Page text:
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Daily CSR

Daily CSR
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Hand Sanitizer In New Design Fostering New Corporate Relations And Supply Chain


Trio that hopes to have “helped solved a national need” and donate “7,000 gallons” of “Han-I-Size White & Gold” all over the country.

Dailycsr.com – 30 June 2020 – No one had anticipated that hand sanitizers could become so important. If immediate steps were not taken then the country would have faced a shortage. In March, The Georgia Institute of Technology’s professor, Marder brought together all the partners and colleagues and worked to “replaced a key component of hand sanitizer” by the beginning of June. Likewise, a new “supply chain” came into existence which was initiated with their “own donation of 7,000 gallons of a newly designed sanitizer to medical facilities”.
They named it “Han-I-Size White & Gold” after Georgia Tech’s colours, whereby ensuring that manufacturers don’t “run out of the main active ingredient” of hand sanitizers, namely alcohol. However, it wasn’t an easy success for the team. The professor at “School of Chemistry and Biochemistry” in Georgia Tech said:
“This project was on life support so many times because people did not understand how severe this shortage was going to be. I called hospitals and institutions to assess the need and heard the same thing over and over: ‘No, we just got a delivery. We have no need. You’re wasting your time.’”
When major chemical suppliers who provide “isopropanol”, one essential ingredients of hand sanitizer, were contacted, Marder learned that isopropanol shortage was waiting round the corner. As Marder added:
“Isopropanol plants in the U.S. were running at full capacity and still didn’t have enough. People were using pharmaceutical-grade ethanol now, too, but it was also in short supply. We weren’t going to have enough of either; I mean the whole United States was running low”.
Here is the list of the people Marder contacted at this juncture:
“Marder hastily drafted Chris Luettgen, a professor of practice in Georgia Tech’s School of Chemical and Biomolecular Engineering, George White, interim vice president of Georgia Tech’s Office of Industry Collaboration, and Atif Dabdoub, a Georgia Tech alumnus and owner of a local chemical company, Unichem Technologies, Inc.”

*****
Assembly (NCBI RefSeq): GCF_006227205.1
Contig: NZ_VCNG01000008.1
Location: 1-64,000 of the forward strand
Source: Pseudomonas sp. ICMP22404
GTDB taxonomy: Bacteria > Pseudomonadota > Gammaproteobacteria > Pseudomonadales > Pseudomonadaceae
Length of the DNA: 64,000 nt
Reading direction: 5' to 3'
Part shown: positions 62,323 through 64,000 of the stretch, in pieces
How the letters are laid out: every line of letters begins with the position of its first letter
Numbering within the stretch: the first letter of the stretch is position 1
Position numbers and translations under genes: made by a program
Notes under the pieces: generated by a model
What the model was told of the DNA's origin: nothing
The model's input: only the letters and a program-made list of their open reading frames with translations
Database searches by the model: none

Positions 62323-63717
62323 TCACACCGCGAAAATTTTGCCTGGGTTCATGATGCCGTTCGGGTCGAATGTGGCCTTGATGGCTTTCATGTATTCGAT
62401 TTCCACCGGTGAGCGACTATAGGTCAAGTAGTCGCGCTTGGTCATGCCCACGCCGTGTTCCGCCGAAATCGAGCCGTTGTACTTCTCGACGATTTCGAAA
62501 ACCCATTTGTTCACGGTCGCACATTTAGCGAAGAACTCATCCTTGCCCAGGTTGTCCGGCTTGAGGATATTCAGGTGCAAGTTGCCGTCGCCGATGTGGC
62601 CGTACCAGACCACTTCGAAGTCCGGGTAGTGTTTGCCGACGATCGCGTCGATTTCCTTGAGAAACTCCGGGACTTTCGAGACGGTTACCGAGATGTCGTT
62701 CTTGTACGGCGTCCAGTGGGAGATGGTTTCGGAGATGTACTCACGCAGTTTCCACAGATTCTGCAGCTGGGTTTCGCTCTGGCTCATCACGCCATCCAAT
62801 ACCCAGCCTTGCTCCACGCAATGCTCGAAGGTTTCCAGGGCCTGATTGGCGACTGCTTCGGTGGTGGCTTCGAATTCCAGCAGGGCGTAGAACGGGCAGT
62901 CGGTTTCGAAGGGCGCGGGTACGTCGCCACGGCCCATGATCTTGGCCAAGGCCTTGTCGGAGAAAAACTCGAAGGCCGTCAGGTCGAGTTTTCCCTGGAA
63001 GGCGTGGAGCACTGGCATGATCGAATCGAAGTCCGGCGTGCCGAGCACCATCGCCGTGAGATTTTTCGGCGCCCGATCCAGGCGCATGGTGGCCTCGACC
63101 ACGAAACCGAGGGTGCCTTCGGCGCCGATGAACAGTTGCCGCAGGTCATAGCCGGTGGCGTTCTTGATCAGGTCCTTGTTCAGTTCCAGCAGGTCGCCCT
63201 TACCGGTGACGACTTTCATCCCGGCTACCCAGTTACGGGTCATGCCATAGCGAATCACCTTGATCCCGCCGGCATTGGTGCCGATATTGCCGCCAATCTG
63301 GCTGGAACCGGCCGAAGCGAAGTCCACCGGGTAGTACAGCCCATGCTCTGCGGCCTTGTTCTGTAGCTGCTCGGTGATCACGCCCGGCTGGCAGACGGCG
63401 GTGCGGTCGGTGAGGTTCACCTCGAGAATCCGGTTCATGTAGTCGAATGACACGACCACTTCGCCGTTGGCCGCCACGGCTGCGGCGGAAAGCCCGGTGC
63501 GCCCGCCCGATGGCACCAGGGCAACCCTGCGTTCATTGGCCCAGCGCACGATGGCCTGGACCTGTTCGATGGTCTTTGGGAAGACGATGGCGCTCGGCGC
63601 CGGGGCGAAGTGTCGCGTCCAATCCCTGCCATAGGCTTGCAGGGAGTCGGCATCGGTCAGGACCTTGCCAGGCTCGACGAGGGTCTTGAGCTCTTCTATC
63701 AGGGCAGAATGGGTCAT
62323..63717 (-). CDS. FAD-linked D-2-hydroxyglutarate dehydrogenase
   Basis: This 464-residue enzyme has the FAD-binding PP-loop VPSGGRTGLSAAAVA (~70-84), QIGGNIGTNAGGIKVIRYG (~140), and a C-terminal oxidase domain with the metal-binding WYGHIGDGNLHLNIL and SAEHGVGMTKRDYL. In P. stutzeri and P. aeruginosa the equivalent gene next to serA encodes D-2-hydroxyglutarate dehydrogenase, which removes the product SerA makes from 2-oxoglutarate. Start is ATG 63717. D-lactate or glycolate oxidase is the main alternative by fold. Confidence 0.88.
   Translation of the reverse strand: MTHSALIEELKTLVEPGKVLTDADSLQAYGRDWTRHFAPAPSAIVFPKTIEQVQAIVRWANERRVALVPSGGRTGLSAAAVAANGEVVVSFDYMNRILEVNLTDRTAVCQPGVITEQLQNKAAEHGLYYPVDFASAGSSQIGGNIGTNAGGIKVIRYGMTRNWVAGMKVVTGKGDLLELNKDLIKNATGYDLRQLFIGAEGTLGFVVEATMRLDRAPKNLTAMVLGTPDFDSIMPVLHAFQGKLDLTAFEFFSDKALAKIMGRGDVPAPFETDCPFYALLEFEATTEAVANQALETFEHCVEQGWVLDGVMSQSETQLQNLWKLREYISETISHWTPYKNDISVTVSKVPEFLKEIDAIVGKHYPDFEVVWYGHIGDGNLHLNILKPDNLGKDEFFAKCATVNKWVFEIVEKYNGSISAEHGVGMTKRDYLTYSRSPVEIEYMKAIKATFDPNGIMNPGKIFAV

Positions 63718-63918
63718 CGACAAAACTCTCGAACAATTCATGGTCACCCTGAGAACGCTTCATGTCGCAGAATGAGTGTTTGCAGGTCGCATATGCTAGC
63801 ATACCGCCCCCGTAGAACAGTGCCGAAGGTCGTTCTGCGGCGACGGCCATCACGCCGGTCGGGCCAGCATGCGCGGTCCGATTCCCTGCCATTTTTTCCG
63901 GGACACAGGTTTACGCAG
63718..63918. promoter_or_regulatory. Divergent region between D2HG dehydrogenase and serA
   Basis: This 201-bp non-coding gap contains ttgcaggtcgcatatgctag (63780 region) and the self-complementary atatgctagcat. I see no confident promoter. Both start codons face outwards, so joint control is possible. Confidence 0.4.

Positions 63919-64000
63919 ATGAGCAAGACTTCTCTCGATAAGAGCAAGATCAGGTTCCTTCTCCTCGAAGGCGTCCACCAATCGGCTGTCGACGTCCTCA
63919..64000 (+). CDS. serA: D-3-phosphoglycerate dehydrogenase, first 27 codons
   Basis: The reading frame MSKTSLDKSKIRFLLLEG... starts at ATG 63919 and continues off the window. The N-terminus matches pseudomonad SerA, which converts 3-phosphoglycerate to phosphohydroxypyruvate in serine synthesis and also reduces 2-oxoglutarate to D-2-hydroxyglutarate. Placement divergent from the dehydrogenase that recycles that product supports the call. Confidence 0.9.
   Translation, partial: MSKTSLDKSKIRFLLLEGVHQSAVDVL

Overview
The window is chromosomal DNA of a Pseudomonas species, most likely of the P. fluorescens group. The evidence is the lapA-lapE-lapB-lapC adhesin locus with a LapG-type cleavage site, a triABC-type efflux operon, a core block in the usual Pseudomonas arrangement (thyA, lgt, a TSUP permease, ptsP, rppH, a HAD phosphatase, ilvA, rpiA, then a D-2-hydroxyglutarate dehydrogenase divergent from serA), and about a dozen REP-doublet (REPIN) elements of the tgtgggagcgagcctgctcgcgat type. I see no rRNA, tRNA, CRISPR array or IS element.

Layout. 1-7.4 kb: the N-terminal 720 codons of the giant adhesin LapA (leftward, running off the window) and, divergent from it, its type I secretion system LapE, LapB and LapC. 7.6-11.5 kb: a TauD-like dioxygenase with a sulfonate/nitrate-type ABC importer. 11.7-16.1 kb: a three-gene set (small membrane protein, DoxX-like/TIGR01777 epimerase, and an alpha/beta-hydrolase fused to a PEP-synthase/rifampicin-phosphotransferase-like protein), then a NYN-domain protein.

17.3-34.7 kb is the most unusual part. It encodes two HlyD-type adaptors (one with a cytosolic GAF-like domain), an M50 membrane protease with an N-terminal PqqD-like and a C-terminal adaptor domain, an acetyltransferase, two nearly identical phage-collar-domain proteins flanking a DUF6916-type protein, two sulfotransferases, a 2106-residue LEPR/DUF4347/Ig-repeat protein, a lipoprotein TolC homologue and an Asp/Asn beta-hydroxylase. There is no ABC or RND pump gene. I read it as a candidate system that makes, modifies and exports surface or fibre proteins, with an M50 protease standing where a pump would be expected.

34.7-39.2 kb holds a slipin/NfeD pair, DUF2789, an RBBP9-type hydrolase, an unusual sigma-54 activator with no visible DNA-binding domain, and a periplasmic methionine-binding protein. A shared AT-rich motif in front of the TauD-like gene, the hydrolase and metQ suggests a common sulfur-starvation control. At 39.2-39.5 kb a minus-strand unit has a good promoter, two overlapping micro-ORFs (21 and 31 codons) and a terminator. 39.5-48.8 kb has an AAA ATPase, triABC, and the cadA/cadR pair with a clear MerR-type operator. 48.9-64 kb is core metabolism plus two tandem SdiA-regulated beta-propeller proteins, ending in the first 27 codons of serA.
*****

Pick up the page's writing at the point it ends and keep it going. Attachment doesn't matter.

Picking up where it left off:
Initially, the three “chemists and the business professional” though of simply mixing “alcohol with water, peroxide, and the moisturizer glycerin” before packing it into bottles. However, it wasn’t as simple. Luettgen used his 25 years’ of business experience to push his way against “unexpected supply chain barriers and bureaucracy” while White had to establish “connections between companies”. In this manner, working through the night and day, the team forged the supply chain and the business connection from the scratch. As Luettgen recounted:
“When I worked for Kimberly-Clark, getting a new product out would take the company nine to 18 months, and the three of us had to get this done in weeks. The demand was there, and people were getting sick in some cases from lack of sanitizing. We felt speed was necessary to meet the growing demand. Seth told me to push this across the goal line, and I put everything into it”.
While, White added:
“Georgia Tech is about the power to convene. Companies and stakeholders are eager to come to the table here to make things happen. Not everyone has that incredible recognition as a problem solver with the brainpower amassed here.”
Talking about the amount of isopropanol needed in comparison to what was being manufactured, Marder added:
“The amount of ethanol that’s made for fuel in the U.S. is 1,500 times the amount of the isopropanol made. They could drain off about 1 percent of what is used for fuel and double or triple the amount of alcohol available for hand sanitizer in this country. And the fuel companies wouldn’t even notice it was gone, especially since hardly anyone was driving anymore”.
However, the smell of the hand sanitizer wasn’t welcoming to the distributor and White recounted:
“I thought, ‘This has the makings of a screenplay.’ I asked the distributor if we could come over to smell a sample for ourselves. It needed a little love.”
Aflac Incorporated donated “$2 million” through “the Global Center for Medical Innovation”, in short GCMI which went into fast forwarding the “development, production, and purchase of other PPE to donate to health care workers”. Moreover, GCMI also collaborated in “regulatory processes” and marketing of the hand sanitizer. On the other hand, Arkema, Inc. made a donation in kind of hydrogen peroxide and the company of Coca Cola donated a tanker truck of purified water.
And Ben Brumfield informed:
“Finally, the first few hundred gallons of donated Han-I-Size White & Gold rolled into Piedmont Healthcare in Atlanta and Brightmoor Nursing Center in Griffin, Georgia, in the second week of June 2020”.